‘There’s a new Man­i­toba out there’

Ex­pert urges ‘long-term think­ing’ as non-Cau­casians inch to­ward ma­jor­ity

Winnipeg Free Press - - TOP NEWS - DY­LAN ROBERT­SON dy­lan.robert­son@freep­ress.mb.ca

TTAWA — Man­i­toba could be the first ma­jor­ity non-white prov­ince in re­cent his­tory, ac­cord­ing to a Uni­ver­sity of Win­nipeg econ­o­mist who says Ottawa must step up in or­der for cities and prov­inces to main­tain suc­cess­ful in­te­gra­tion.

Philippe Cyrenne said cen­sus data re­leased last week fall in line with trends ob­served over the past 15 years, with a high fer­til­ity rate among In­dige­nous peo­ple com­pared to that of Cau­casians, and large amounts of im­mi­gra­tion.

“If you look at, over time, those num­bers will be get­ting big­ger,” Philippe Cyrenne said. “So you have to have long-term think­ing.”

The data tied Man­i­toba and Bri­tish Columbia as prov­inces with the low­est percentage of Cau­casian peo­ple. In May 2016, about 63 per cent of re­spon­dents self-iden­ti­fied as Cau­casian, mean­ing they were nei­ther a vis­i­ble mi­nor­ity nor In­dige­nous.

From 2006 to 2016, the percentage of Cau­casians de­clined by 4.2 per cent in Man­i­toba, slightly lower than Nova Sco­tia’s 4.7 per cent change. Mean­while, the num­ber of those iden­ti­fy­ing as In­dige­nous in­creased by 28 per cent.

The num­ber of vis­ual-mi­nor­ity Man­i­to­bans al­most dou­bled in that time pe­riod. The cen­sus also showed of all Cana­dian cities, Win­nipeg had the sec­ond-high­est pro­por­tion of new im­mi­grants.

Cyrenne said that’s par­tially in­flu­enced by the fam­ily-re­uni­fi­ca­tion pro­gram, which al­lows eco­nomic im­mi­grants to bring their close rel­a­tives to Canada.

The eco­nom­ics pro­fes­sor is quick to note the vast ma­jor­ity of Man­i­toba’s im­mi­grants are not asy­lum-seek­ers, and more than half are se­lected through the prov­ince’s nom­i­nee pro­gram.

Cyrenne said de­mog­ra­phers and econ­o­mists see a trend in peo­ple mi­grat­ing from high-fer­til­ity, eco­nom­i­cally trou­bled coun­tries to de­vel­oped, Western ones where birth rates are lower. “There is a feel­ing that the mi­gra­tion, from what you would call the de­vel­op­ing world to the de­vel­oped world, is prob­a­bly not go­ing to slow any time soon.”

The econ­o­mist said Man­i­toba has a largely suc­cess­ful ex­pe­ri­ence with in­te­gra­tion, get­ting peo­ple to learn English and take on jobs that let their fam­i­lies

Ogain a foothold in the econ­omy.

But he said the de­cline of en­try-level jobs and high de­mand for English-lan­guage cour­ses mean pres­sure on pro­vin­cial hous­ing sub­si­dies and city-run ed­u­ca­tion pro­grams.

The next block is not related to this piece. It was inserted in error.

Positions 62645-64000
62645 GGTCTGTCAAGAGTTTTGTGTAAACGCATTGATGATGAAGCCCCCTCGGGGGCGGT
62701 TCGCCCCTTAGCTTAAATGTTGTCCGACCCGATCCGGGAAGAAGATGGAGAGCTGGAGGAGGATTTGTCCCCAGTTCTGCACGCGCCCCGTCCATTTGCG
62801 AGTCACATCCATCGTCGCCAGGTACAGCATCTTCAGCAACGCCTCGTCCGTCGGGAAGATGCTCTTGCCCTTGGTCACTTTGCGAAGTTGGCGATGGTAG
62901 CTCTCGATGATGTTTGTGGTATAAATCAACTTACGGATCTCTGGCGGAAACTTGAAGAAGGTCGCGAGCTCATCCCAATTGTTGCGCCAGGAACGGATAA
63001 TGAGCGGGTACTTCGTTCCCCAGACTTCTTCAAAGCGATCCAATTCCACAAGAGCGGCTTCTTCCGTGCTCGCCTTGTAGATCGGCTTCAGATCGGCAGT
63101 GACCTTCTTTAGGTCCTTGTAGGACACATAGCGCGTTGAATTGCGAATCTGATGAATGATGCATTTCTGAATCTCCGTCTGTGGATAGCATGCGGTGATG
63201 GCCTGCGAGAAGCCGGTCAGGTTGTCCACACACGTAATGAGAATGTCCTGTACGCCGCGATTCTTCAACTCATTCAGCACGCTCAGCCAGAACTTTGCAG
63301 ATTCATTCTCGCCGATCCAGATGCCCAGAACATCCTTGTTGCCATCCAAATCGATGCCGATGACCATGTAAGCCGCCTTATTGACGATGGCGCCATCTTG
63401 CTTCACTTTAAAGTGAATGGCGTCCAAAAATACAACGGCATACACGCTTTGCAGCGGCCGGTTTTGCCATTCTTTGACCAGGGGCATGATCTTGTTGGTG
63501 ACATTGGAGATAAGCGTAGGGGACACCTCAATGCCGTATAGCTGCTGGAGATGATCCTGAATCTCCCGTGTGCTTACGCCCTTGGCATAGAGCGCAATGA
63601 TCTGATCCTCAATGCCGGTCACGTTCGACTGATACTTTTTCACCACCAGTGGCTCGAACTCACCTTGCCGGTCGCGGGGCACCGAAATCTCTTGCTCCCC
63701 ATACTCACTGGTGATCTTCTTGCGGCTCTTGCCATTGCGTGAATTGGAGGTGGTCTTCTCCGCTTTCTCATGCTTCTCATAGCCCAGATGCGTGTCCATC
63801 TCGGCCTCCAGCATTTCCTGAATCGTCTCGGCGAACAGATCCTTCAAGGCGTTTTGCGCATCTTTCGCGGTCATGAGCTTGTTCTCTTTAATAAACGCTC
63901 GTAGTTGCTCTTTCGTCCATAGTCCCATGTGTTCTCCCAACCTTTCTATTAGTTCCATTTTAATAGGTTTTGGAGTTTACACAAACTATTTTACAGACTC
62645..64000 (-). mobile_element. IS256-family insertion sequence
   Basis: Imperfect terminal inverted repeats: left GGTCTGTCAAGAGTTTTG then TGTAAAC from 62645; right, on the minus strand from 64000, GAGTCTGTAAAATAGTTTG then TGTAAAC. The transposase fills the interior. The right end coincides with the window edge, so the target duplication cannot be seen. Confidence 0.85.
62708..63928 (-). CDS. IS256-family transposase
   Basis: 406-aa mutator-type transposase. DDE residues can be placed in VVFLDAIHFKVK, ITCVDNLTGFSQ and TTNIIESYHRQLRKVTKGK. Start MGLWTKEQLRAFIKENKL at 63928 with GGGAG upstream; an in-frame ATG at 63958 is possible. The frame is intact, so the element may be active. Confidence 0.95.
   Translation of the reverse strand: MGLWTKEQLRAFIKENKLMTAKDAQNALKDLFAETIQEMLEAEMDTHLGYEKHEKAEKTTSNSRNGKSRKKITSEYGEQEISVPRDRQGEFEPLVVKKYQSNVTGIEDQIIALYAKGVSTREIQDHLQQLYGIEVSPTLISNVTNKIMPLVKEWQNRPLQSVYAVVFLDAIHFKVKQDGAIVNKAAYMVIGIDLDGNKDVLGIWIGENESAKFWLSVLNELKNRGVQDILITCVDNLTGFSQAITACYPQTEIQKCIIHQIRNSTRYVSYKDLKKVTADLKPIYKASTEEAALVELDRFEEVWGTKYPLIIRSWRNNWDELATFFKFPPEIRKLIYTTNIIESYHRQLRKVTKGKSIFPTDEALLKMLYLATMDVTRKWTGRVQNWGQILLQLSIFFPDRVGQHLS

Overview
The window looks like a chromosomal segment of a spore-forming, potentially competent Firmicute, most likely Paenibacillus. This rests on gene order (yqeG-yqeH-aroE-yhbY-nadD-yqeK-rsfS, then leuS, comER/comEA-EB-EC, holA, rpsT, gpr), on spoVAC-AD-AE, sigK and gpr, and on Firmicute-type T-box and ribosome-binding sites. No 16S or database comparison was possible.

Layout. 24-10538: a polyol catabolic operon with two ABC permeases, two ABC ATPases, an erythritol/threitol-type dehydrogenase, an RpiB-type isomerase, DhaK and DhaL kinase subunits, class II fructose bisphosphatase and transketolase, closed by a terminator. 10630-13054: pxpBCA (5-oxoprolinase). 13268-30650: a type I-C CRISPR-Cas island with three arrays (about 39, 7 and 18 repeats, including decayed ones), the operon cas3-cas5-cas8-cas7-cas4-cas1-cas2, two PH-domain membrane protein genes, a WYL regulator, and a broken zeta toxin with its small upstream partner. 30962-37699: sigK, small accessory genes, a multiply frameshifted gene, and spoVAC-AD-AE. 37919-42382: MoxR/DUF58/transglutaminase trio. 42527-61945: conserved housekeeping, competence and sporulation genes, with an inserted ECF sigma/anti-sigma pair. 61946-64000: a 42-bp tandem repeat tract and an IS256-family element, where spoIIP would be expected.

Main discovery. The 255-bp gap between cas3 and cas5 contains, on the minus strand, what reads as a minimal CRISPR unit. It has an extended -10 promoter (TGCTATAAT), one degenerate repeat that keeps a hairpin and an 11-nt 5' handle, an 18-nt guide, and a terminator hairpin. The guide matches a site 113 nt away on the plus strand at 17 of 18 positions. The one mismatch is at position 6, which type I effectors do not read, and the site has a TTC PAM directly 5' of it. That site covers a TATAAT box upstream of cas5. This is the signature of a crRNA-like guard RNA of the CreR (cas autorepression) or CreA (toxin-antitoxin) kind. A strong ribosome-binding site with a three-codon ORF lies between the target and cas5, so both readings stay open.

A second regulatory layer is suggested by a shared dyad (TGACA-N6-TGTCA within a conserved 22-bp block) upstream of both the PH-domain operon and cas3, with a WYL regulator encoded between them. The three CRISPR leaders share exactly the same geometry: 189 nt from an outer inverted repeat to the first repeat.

“The fed­eral gov­ern­ment, in many ways, can take the credit for im­mi­gra­tion pol­icy,” he said. “(But) they’re of­fload­ing these long-term costs.”

Wilf Falk, Man­i­toba’s for­mer chief statis­ti­cian, said he wasn’t sur­prised by the re­cently re­leased data. “These are trends that have been com­ing for a long time,” he said.

Falk said Prairie prov­inces used to be known for their out-mi­gra­tion decades ago, when jobs were sparse, but Man­i­toba has seen in­creas­ing im­mi­gra­tion since the turn of the cen­tury.

“There’s a new Man­i­toba out there; it’s not what a lot of peo­ple even now still think Man­i­toba is,” he said. “You have this mixed growth, and what we’re see­ing is a con­tin­u­a­tion.”

He said a large part of that growth comes from high In­dige­nous birth rates and pos­si­bly due to adults claim­ing First Na­tions and Métis roots.

The cen­sus data show Man­i­toba chil­dren aged zero to nine make up about one-fifth of the In­dige­nous pop­u­la­tion, while about one-10th of the non-Abo­rig­i­nal pop­u­la­tion.

It also shows less in­tense growth in peo­ple of adult age self-iden­ti­fy­ing as be­ing First Na­tions or Métis, some­thing that could be caused by them dis­cov­er­ing their roots, mov­ing from an­other prov­ince or mis­un­der­stand­ing the cen­sus ques­tion.

Thomas An­der­son, a Sta­tis­tics Canada an­a­lyst spe­cial­iz­ing in In­dige­nous de­mo­graph­ics, said it’s un­clear how many Man­i­to­bans fit in each cat­e­gory. “We’re un­able at this point to put too fine a point on it,” he said.

In any case, In­dige­nous com­mu­ni­ties are see­ing a baby boom, one that sur­passes Man­i­toba’s al­ready high birthrate.

A 2015 re­port tal­lied In­dige­nous pop­u­la­tions, age group­ings and mov­ing pat­terns. The study pro­jected from 2011 to 2036, In­dige­nous peo­ple would make up between 17.6 per cent and 21.3 per cent of Man­i­toba’s pop­u­la­tion.

“The 2016 data is al­ready a bit higher than their low-end pro­jec­tion,” An­der­son said.


Win­nipeg res­i­dents walk along Portage Av­enue, a mix­ture of races ap­par­ent. The face of Man­i­toba is chang­ing — and cen­sus data sug­gest in rel­a­tive terms, Cau­casian peo­ple are not as plen­ti­ful as in the past.

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